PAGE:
Last season proved to be a special one for Al Hilal. Under the tutelage of former Belgium international Eric Gerets and boasting a settled squad, the Riyadh club won the Saudi Arabian league title for the 12th time, setting a new national record. Just for good measure, they also made off with the Crown Prince Cup and reached the quarter-finals of the AFC Champions League. Having lost out to major rivals Al Ittihad in 2008/09, Al Hilal are determined to come out on top again and take their championship haul to 13.

With the new season about to dawn in Saudi Arabia, assesses their chances of doing just that and looks at the title credentials of the teams expected to challenge them.

The defending champions
Al Hilal have held on to the squad that won them the title number 12. Although Yasser Al Qahtani, the star striker of the national side and the 2007 Asian Footballer of the Year, caused a scare when he picked up an injury, he was soon back in training, much to the relief of the fans. As well as retaining their title, Al Qahtani and Co are also aiming for the AFC Champions League title, a coveted stepping stone to the FIFA Club World Cup.

The only cloud on the horizon is the departure of Gerets at the end of the year. The Belgian coach has agreed to take over Morocco's national team and his planned exit at the halfway point of the season could undermine the club’s title hopes.

The other contenders
Al Ittihad’s chances of snatching the 2009/10 crown from the eventual champions evaporated with three games remaining. Now coached by the Portuguese Manuel Jose, the Jeddah outfit are looking to rising Saudi star Naif Hazazi to inspire them to go one better this time and build on last term’s Saudi Champions Cup triumph.

Another side that ought to be in the running are Al Shabab, who have appointed Jorge Fossati as their new coach. No stranger to the region, having previously taken the helm at Qatari club Al Sadd and the Qatar national team, the Uruguayan is clearly looking forward to his latest challenge.

“Al Shabab are a well-organised team and have the kind of attributes that would make most coaches happy,” he said after taking up the post. “With the help of the players I’m confident we can reach our objectives. I already know the team, having come up against them in the Champions League when I was at Al Sadd, and also when I was national coach in Qatar.”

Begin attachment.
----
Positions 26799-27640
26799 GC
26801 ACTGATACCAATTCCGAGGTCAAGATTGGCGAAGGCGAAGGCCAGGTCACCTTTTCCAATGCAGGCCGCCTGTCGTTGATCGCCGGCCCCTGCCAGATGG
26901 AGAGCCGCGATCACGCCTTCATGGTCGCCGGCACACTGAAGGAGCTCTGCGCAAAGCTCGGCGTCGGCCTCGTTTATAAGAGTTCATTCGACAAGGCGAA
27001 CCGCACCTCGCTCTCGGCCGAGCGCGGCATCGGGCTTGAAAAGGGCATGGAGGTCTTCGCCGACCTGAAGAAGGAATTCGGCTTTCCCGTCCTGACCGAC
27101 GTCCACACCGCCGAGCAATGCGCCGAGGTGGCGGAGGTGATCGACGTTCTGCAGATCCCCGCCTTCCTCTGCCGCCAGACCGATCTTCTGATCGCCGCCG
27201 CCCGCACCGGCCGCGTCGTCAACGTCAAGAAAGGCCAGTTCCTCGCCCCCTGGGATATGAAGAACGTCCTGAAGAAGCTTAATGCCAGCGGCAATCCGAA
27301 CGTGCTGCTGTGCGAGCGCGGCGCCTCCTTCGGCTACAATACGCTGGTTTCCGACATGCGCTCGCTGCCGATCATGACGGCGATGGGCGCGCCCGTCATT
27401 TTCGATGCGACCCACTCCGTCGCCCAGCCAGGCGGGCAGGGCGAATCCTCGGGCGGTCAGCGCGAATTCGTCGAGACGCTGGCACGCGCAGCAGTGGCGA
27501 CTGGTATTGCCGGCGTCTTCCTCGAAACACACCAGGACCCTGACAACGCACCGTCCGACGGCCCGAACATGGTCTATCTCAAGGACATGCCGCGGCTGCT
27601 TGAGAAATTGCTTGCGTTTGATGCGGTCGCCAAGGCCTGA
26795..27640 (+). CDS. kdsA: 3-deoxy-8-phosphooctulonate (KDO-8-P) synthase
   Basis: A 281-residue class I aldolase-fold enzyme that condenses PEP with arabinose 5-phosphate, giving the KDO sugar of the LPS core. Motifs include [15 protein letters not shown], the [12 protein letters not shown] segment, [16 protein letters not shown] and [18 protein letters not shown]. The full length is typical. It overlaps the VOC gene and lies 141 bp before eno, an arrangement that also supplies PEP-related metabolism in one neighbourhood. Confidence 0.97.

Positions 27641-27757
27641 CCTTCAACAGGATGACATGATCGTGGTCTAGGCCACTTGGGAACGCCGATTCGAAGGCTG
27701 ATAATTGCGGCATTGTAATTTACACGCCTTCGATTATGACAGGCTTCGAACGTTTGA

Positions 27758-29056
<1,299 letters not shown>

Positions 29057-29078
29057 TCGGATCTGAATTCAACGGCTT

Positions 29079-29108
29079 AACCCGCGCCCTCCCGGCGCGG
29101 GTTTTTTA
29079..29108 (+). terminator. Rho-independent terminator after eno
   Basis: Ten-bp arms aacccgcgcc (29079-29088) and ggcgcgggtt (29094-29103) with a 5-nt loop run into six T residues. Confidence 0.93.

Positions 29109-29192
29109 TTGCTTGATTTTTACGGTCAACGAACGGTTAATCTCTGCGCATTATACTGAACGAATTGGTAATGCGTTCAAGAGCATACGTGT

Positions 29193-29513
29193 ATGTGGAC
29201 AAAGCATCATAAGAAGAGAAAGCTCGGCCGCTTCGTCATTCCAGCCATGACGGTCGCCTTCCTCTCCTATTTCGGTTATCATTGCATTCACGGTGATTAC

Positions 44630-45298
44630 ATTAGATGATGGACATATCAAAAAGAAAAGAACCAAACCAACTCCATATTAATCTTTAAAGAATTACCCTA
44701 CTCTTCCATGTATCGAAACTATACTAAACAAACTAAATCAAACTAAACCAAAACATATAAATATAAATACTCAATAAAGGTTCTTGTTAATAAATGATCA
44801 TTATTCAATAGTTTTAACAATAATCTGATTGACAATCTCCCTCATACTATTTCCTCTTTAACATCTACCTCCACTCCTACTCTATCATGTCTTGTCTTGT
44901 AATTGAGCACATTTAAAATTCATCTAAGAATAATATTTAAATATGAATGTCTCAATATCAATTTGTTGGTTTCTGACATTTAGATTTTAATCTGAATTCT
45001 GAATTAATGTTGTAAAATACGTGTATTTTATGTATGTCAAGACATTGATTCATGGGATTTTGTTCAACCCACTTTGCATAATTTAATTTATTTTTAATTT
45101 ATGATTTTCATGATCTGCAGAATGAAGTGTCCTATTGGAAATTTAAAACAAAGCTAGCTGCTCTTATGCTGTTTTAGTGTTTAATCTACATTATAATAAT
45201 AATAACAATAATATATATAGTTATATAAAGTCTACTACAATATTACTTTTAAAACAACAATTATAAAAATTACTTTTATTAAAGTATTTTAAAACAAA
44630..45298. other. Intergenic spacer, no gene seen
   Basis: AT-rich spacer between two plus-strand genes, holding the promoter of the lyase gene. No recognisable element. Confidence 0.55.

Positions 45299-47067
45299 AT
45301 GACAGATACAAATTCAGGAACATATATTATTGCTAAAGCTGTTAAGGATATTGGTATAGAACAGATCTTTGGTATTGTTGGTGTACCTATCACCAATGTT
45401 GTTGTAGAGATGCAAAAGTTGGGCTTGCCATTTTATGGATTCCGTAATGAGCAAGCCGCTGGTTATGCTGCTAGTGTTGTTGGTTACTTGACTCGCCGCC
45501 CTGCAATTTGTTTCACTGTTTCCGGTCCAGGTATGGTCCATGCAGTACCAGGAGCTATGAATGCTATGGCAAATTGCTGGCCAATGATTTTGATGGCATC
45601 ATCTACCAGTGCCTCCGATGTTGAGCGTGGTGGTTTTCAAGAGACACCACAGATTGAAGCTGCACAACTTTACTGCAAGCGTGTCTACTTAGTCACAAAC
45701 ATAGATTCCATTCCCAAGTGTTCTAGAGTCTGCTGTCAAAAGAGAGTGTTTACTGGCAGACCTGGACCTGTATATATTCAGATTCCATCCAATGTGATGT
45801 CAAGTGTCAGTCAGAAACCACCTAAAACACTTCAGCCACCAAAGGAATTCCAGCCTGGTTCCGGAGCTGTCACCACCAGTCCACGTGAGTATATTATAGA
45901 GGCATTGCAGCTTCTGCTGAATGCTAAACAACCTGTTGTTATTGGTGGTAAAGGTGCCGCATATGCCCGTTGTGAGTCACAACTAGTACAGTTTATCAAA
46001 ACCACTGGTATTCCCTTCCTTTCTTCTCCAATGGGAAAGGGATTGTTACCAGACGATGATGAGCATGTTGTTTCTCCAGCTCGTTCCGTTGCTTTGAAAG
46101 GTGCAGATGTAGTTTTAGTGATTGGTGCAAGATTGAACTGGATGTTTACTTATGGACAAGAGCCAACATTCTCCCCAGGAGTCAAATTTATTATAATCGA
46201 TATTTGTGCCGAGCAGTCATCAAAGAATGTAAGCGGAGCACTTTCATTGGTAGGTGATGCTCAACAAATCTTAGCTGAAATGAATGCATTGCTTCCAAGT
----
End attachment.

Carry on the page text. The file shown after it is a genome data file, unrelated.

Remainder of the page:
Without a league championship for 15 years and overshadowed in recent times by long-running city rivals Al Hilal, Al Nasr are determined not to figure among the also-rans this time, having prepared hard for their latest bid to win a fourth title. Al Ahli are also looking to restore their lustre and even decamped to Germany to finalise their preparations for the big kick-off.

The outsiders
A lowly ninth last season, Al Ittifaq will be hoping to match the expectations of their supporters in the months ahead, while Al Qadasiyah, from the eastern city of Al Khubar, finished one place below them in tenth and have plenty of room for improvement.

Al Wahda, who surprised everyone by pipping the mighty Al Ahli to fifth, and Al Hazm, who took seventh, both have the task of building on those achievements, which in the case of Al Hazm included notable wins over Al Shabab and Al Ittifaq and draws with Al Nasr and Al Ahli.

Star signings
Apart from loaning out Meshaal Al Mouri, Mohammed Al Anbar and Ahmed Al Sowayleh to give them the first-team football they need, Al Hilal have decided to leave their squad untouched.

In contrast, the clubs hoping to relieve them of their crown have been busy reshuffling their packs. Leading the way have been Al Ittihad, who showed the door to Argentinian coach Enzo Trossero and replaced him with Manuel Jose, who called in compatriots Paulo Jorge and Nuno Assis as his assistants.

Al Shabab have bolstered their defence by signing the Brazilian Marcelo Tavares, formerly with Al Hilal, and have also added Korea Republic international Song Chong Gug and the Uruguayan Juan Manuel Olivera, a new recruit from Universidad de Chile, to their ranks.

Walter Zenga’s Al Nasr have also rung the changes, bringing in Romanian duo Ovidiu Petre and Razvan Cocis and the Australian Jonathan McKain. Norwegian coach Trond Sollied has settled into the hotseat at Al Ahli, drafting in Brazilian goalscorer Wanderson, who has spent the last couple of seasons in the Swedish top flight, and Oman international Imad Al Hosni.

Players to watch
The league’s new faces will do well to match the impact made last season by Al Hilal’s star quartet of Thiago Neves, Mirel Radoi, Christian Wilhelmsson and Lee Young-Pyo. Al Ittihad fans are expecting more from their Algerian frontman Abdelmalek Ziaya on this occasion, especially with Moroccan forward Hicham Aboucherouane and the Tunisian striker Amine Chermiti having both left the club. Al Nasr’s classy Argentinian midfielder Victor Figueroa is another one to keep an eye out for.

Have your say
Will Al Hilal, Al Shabab and Al Ittihad continue to rule the roost, just as they have over the last ten seasons, or will their domination of the Saudi scene be broken?